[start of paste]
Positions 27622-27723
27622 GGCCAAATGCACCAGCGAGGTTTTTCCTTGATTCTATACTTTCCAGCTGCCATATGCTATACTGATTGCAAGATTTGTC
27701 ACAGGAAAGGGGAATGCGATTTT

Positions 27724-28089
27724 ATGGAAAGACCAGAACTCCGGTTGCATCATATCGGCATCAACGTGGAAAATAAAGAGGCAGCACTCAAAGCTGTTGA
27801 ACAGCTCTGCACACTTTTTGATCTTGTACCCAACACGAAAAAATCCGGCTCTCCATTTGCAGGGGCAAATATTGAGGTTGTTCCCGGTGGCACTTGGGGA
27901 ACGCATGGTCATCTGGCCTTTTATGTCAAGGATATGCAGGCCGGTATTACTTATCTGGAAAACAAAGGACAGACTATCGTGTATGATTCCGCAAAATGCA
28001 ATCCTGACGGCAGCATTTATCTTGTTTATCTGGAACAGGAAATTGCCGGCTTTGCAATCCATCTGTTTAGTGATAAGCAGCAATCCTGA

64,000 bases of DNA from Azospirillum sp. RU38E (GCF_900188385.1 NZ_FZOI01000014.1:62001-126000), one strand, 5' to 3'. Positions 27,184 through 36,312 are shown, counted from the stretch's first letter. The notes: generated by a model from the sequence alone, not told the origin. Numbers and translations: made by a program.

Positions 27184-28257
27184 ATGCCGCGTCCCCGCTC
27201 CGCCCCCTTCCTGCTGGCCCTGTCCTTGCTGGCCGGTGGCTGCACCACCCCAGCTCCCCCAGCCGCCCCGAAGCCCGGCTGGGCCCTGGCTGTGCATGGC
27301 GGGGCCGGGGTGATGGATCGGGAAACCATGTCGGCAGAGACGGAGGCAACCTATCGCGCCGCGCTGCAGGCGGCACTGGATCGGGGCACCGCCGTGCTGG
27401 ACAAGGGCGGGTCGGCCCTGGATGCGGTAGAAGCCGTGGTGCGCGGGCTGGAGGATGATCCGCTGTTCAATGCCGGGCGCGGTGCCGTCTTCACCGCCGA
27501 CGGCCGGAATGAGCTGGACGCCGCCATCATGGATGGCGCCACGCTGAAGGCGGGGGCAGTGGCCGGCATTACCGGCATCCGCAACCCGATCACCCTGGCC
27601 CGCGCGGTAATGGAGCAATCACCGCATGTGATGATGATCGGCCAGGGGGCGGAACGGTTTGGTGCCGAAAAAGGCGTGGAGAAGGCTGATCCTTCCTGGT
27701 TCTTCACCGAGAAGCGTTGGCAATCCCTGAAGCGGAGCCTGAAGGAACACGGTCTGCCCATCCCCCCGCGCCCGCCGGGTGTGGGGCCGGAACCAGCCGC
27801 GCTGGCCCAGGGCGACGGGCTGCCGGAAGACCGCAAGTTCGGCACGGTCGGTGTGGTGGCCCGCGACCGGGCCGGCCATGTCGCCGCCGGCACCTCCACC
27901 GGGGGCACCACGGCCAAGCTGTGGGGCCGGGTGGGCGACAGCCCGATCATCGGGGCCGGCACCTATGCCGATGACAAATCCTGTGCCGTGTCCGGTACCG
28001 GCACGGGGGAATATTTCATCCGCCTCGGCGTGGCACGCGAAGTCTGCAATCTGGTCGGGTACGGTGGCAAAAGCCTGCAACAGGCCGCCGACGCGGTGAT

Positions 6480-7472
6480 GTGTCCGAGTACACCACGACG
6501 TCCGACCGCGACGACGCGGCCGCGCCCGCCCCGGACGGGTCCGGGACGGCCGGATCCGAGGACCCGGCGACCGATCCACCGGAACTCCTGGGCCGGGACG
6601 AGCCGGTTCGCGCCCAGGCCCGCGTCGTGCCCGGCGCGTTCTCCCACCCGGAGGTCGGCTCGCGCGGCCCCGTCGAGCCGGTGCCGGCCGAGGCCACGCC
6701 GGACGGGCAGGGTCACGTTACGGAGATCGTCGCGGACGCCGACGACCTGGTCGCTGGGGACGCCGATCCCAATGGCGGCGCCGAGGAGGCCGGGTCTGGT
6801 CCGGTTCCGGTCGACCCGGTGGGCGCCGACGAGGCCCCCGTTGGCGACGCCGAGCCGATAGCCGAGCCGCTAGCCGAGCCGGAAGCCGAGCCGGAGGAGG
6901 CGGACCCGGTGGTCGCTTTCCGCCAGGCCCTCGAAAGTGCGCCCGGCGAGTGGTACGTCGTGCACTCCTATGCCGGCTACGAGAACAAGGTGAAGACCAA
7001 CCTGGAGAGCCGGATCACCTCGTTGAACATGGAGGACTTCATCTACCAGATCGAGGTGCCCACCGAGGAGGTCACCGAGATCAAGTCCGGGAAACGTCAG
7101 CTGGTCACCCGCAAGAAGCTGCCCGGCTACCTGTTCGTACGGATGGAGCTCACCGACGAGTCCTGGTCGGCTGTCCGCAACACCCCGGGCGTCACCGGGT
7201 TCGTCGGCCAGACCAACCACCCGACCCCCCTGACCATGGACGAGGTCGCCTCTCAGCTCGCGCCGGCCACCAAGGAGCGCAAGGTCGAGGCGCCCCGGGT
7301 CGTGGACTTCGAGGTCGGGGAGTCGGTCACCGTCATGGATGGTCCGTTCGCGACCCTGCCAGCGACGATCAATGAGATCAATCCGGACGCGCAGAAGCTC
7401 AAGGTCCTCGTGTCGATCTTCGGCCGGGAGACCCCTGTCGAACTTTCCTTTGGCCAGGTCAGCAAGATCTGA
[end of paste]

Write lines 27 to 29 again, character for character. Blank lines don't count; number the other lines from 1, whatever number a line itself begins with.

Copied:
6901 CGGACCCGGTGGTCGCTTTCCGCCAGGCCCTCGAAAGTGCGCCCGGCGAGTGGTACGTCGTGCACTCCTATGCCGGCTACGAGAACAAGGTGAAGACCAA
7001 CCTGGAGAGCCGGATCACCTCGTTGAACATGGAGGACTTCATCTACCAGATCGAGGTGCCCACCGAGGAGGTCACCGAGATCAAGTCCGGGAAACGTCAG
7101 CTGGTCACCCGCAAGAAGCTGCCCGGCTACCTGTTCGTACGGATGGAGCTCACCGACGAGTCCTGGTCGGCTGTCCGCAACACCCCGGGCGTCACCGGGT